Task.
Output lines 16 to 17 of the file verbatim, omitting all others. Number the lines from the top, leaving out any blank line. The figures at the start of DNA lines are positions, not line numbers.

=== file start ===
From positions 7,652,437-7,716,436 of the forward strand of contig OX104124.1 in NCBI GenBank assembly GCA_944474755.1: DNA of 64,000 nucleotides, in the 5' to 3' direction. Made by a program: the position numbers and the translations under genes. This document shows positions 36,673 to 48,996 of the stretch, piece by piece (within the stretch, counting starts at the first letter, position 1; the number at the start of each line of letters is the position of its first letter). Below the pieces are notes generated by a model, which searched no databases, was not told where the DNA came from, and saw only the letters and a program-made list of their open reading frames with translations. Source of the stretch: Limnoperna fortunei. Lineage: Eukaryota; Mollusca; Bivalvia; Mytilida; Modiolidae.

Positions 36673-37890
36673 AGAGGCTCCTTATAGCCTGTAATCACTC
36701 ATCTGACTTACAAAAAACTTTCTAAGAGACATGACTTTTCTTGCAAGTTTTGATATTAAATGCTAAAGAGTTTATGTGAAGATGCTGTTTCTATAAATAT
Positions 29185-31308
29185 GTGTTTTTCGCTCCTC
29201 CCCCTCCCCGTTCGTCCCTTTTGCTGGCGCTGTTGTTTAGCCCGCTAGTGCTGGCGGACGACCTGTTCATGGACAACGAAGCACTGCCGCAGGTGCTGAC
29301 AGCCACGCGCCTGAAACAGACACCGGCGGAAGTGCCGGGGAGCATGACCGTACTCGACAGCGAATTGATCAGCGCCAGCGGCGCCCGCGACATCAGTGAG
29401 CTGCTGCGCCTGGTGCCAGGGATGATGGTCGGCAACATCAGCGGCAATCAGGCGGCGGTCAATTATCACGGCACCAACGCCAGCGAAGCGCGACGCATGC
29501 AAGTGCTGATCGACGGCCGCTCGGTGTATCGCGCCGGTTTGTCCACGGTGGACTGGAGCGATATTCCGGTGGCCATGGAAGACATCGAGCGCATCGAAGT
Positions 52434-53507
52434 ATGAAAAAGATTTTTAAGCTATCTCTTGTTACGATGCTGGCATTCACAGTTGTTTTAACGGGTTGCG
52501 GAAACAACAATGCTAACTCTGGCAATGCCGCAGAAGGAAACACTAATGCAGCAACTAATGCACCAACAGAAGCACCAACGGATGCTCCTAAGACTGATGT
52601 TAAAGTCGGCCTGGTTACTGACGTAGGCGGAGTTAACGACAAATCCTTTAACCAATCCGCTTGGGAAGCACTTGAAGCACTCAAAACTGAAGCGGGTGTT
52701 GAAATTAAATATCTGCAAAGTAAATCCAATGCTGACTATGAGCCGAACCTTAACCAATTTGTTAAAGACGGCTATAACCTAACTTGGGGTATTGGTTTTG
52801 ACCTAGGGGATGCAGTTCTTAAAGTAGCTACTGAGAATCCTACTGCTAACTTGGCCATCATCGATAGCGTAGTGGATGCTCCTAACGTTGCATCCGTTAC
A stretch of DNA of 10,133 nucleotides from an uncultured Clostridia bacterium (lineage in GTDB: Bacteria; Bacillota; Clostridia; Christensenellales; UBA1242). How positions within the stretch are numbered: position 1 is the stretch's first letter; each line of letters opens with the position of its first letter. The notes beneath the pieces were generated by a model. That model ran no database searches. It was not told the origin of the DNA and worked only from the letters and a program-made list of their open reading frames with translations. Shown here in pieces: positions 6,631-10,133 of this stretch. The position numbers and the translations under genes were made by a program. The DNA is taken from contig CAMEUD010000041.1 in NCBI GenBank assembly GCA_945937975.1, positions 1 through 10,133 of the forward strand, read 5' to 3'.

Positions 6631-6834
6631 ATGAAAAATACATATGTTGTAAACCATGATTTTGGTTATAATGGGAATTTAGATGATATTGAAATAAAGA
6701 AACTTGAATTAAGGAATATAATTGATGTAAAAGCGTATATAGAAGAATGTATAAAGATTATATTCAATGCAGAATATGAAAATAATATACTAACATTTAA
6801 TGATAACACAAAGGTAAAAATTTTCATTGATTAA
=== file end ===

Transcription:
52801 ACCTAGGGGATGCAGTTCTTAAAGTAGCTACTGAGAATCCTACTGCTAACTTGGCCATCATCGATAGCGTAGTGGATGCTCCTAACGTTGCATCCGTTAC
A stretch of DNA of 10,133 nucleotides from an uncultured Clostridia bacterium (lineage in GTDB: Bacteria; Bacillota; Clostridia; Christensenellales; UBA1242). How positions within the stretch are numbered: position 1 is the stretch's first letter; each line of letters opens with the position of its first letter. The notes beneath the pieces were generated by a model. That model ran no database searches. It was not told the origin of the DNA and worked only from the letters and a program-made list of their open reading frames with translations. Shown here in pieces: positions 6,631-10,133 of this stretch. The position numbers and the translations under genes were made by a program. The DNA is taken from contig CAMEUD010000041.1 in NCBI GenBank assembly GCA_945937975.1, positions 1 through 10,133 of the forward strand, read 5' to 3'.